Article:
Are we living in a dystopia?

The future is now


Dystopian: relating to a very bad or unfair society in which there is a lot of suffering, especially an imaginary society in the future

While the Cambridge Dictionary utilizes words such as “imaginary” and “future” to define a dystopian society, a dystopian world may not be as unrealistically out of reach as these words lead us to believe. In fact, the key aspects of a dystopia, such as government control, civilian suppression and environmental and technological disasters, are gradually emerging as apt descriptors of the modern age.

For instance, Ray Bradbury’s dystopian novel “Fahrenheit 451” follows a fireman whose job is to burn books. Burning books allows the government to censor all works of art and literature while simultaneously threatening the credibility of knowledge. This twisted society has propagated its citizens to believe that ignorance is the key to happiness.

According to PEN America’s Index of School Book Bans, 2,532 instances of individual books being banned were recorded in the 2021-2022 school year. Some of these titles include “To Kill a Mockingbird,” “Lord of the Flies,” “The Outsiders” and ironically “Fahrenheit 451.” 

“The wave of book bans that has swept across our country in recent years is a direct attack on First Amendment rights and should alarm every American who believes that freedom of expression is a fundamental pillar of our democracy,” said Congressional Rep. Jamie Raskin.

In Margaret Atwood’s “The Handmaid’s Tale,” the United States government system is overthrown by a totalitarian theocracy. This new patriarchal society strategically controls and suppresses women’s reproductive rights.  

As of Friday, June 24, 2022, the US Supreme Court overturned Roe v. Wade, the landmark legislation of 1973 that federally protected the right to access reproductive healthcare services like abortion in the United States. While not exactly the same, eerie similarities can be drawn between the content of the novel and the real world.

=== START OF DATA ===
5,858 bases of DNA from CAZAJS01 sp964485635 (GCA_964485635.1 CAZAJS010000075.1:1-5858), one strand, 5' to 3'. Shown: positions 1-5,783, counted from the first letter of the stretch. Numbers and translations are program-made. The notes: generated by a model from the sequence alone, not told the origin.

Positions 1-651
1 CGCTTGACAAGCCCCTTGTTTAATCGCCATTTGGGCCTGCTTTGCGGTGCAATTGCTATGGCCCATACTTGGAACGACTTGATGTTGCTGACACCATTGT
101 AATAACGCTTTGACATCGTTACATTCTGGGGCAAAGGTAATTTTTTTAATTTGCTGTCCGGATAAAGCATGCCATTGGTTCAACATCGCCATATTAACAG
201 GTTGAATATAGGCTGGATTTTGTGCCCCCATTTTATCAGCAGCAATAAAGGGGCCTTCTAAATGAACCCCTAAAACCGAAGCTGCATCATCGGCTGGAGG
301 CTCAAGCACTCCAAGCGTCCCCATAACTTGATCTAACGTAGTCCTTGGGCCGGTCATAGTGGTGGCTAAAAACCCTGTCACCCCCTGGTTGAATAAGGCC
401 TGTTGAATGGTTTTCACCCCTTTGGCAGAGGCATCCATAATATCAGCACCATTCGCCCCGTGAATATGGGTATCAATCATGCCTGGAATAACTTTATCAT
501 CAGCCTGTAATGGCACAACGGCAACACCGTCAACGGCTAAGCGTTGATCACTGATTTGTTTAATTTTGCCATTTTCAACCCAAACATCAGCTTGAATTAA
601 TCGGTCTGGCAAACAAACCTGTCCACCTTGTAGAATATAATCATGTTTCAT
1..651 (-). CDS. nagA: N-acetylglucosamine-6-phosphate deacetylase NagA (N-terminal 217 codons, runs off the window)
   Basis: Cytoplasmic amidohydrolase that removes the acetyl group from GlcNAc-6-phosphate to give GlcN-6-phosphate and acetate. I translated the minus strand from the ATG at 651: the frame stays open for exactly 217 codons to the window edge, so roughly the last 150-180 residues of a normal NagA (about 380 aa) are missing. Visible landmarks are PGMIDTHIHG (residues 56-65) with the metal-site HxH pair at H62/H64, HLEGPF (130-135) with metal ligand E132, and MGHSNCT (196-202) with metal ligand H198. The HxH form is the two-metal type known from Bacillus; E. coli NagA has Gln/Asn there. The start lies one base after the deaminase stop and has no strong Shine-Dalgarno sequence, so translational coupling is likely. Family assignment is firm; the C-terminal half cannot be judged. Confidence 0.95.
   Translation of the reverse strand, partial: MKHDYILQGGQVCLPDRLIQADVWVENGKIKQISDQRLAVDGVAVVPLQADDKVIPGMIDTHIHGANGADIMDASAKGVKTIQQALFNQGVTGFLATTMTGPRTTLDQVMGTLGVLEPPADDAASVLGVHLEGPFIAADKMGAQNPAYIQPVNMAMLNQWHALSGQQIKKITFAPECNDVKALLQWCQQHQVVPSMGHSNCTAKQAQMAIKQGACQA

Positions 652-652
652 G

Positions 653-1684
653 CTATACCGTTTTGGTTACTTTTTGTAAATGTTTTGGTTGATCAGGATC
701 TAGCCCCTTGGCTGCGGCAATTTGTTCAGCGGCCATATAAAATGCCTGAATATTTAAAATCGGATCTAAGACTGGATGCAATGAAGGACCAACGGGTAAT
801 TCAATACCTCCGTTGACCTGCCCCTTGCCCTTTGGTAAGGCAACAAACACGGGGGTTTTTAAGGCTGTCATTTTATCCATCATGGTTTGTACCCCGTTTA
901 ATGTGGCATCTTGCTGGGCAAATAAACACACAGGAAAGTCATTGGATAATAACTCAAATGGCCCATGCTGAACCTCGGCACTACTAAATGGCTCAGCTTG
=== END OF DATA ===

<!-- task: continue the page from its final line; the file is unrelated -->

“There’s a precedent in real life for everything in the book,” said Atwood in an interview with People Magazine in 2017. “I decided not to put anything in that somebody somewhere hadn’t already done. But you write these books so they won’t come true.”

In addition to government control and censorship, the environmental destruction of the real world parallels that of many dystopian societies. For example, in Disney’s Academy Award-winning animated film WALL-E, the Earth has been abandoned by all of humanity and has transformed into a garbage-ridden wasteland. 

Many climatologists previously believed the point of no return was far enough in the future that if humanity acted now, the preservation of the world’s ecosystems and natural resources could be achieved. However, due to the rapid influx of negative human interaction with the environment, some scientists say that irreversible damage has already been done. 

According to National Geographic, “Humans impact the physical environment in many ways: overpopulation, pollution, burning fossil fuels, and deforestation. Changes like these have triggered climate change, soil erosion, poor air quality, and undrinkable water.”

While it may be slightly frightening to realize how these stories are not as fictional as we once perceived, they do act as a wake-up call for society. If civilization continues down the path it is on, we may reach a point of self-made irreversible destruction.

The sooner society comprehends that these tales of dystopia are no longer being confined to the pages of a book, but right outside their window, the better.